Student News

China #6: Exploring Chinese Culture

Paulina Baltazar – June 14, 2018

From Tibetan dance to Kung Fu lessons, Annie Kane ’20 describes the groups second day of culturally diverse classes at Shiyan High School.

Today was a very eventful day at Shiyan Highschool. Although it was only our second day of courses, our lessons ranged across different parts of Chinese culture. We started out bright and early with a class in a traditional Tibetan dance. I would not call myself the most coordinated, however I had a great time stepping to the bouncy folk beats. The dancing seemed difficult at first, but by the end of it I would say our group could follow the music pretty coherently. The experience also generated a lot of laughs, especially when we ended the number with cartwheels. We were told that on the final day of the dance class we would get to wear traditional dance costumes to perform the whole piece, so I know we are all looking forward to that as well.

After breaking a little sweat, we headed to a Chinese culture class, where we were greeted by a really inspiring teacher named Ding laoshi. Ding laoshi grew up in Beijing and attended Shiyan as a kid, and since has dedicated his life to the preservation of Beijing’s history. Over the years he has single-handedly developed a museum for the school while also returning as a teacher. He walked us through many of his favorite artifacts and gave us a brief description of the city’s history. I was blown away by his passion for the study of Beijing, and although I didn’t understand everything he said, I knew that if I went to Shiyan I would try to take every single one of his classes.

Following a closer look at the Forbidden City, traditional Chinese toys, and a mirror that dated back to the Ting dynasty, we had an hour and a half break until our next class. This was when I felt my travel skills first truly put to the test, because Jane Mallach locked herself in the bathroom of one of the dorm rooms of the school. After many of us had several laughs and ran around the school to find help, Ms. Feng saved the day and magically unlocked the door. We learned from this experience that when travelling, always expect the unexpected.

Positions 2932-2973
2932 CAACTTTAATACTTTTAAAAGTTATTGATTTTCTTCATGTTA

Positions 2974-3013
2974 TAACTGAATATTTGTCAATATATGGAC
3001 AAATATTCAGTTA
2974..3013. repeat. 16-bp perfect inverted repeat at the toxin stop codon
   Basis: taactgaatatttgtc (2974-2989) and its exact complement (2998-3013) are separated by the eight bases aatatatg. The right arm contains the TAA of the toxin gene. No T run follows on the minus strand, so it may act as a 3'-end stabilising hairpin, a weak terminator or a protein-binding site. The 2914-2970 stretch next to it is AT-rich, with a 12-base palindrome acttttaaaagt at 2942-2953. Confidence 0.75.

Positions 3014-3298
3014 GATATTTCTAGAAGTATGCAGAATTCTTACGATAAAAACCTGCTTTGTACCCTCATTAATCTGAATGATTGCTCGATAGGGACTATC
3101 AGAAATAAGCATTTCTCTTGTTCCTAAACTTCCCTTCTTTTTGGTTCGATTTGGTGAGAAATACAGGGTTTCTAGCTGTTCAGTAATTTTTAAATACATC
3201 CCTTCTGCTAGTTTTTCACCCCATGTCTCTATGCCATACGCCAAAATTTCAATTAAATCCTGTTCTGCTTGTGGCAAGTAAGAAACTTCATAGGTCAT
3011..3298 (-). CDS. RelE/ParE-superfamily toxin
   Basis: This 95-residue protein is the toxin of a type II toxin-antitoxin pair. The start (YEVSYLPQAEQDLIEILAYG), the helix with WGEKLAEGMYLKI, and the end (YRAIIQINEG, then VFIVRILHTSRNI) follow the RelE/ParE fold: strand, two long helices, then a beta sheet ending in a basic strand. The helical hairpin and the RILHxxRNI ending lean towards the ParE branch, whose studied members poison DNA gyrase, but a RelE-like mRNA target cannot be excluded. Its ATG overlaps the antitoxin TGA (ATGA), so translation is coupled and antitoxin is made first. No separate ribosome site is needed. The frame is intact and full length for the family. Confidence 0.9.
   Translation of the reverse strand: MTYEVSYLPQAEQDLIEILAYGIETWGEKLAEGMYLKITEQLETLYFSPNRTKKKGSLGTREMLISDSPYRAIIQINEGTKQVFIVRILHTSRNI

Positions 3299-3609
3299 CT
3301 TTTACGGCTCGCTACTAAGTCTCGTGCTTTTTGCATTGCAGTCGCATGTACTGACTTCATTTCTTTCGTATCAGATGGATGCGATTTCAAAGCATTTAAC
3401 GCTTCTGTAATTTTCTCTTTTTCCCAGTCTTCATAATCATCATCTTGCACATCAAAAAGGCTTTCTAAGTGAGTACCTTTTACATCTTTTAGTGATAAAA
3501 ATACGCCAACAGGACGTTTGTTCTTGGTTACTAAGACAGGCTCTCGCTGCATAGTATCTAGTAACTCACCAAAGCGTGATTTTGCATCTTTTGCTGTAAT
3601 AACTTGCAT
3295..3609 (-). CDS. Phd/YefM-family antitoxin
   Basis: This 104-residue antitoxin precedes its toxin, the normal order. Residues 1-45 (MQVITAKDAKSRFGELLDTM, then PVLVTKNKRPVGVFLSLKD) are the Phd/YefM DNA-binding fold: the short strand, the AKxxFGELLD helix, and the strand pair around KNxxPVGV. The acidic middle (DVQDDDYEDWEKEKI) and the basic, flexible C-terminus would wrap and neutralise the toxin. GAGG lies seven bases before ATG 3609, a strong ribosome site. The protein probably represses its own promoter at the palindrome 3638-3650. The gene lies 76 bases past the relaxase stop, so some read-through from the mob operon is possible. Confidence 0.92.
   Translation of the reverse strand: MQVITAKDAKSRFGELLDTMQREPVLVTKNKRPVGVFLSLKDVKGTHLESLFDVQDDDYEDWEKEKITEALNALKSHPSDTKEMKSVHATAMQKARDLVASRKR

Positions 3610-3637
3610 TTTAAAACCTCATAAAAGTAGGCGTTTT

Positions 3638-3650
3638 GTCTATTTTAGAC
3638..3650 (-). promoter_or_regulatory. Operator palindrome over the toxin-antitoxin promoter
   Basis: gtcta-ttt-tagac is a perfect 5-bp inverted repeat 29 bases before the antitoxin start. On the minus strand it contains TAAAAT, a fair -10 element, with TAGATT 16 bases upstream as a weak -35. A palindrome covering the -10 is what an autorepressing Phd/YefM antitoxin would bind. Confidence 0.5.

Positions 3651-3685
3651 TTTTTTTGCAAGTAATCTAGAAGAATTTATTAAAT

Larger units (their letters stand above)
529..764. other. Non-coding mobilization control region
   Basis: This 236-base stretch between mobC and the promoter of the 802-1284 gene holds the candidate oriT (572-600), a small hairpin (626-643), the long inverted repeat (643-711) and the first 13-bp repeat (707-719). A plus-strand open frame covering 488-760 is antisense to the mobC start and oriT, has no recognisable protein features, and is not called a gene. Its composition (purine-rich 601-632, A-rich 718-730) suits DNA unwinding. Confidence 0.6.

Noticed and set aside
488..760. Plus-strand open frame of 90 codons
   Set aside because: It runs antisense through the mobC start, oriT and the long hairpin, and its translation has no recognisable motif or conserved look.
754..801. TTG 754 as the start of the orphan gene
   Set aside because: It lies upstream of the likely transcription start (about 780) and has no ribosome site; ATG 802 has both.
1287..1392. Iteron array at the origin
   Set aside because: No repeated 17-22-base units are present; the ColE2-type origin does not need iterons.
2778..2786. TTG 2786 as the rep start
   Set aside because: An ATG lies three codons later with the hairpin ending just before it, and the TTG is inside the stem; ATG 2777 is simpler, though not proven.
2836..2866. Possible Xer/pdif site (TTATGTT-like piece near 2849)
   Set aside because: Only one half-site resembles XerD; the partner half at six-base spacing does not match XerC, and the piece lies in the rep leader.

We collected ourselves from the scare and headed to our second day of Mandarin class, where we discussed in depth the words surrounding traditional Beijing foods. Several of the dishes mentioned, such as steamed bread, red-bean-paste pastries, and scallion omelets, we have already come across during meals at the school. Although a lot of these have been delicious, it is definitely an adjustment eating very differently than at home for all three meals of the day. However, sitting down to eat is always an adventure, and that experience has definitely brought us closer as a group.

We finished off our day of classes with a lesson in Kung Fu, which I realized is a lot more complicated than just punching into the air. The steps and flow of movement in general is truly an art form, and I had a lot of fun not only learning it but connecting to my inner warrior. In the evening we ventured out into the city again, and every step down the street has not ceased to fascinate me. From the traditional dancing of today’s morning to bright signs of the buildings at night, there is so much of China’s culture to soak in, and I can’t wait to see what’s in store for the next few weeks.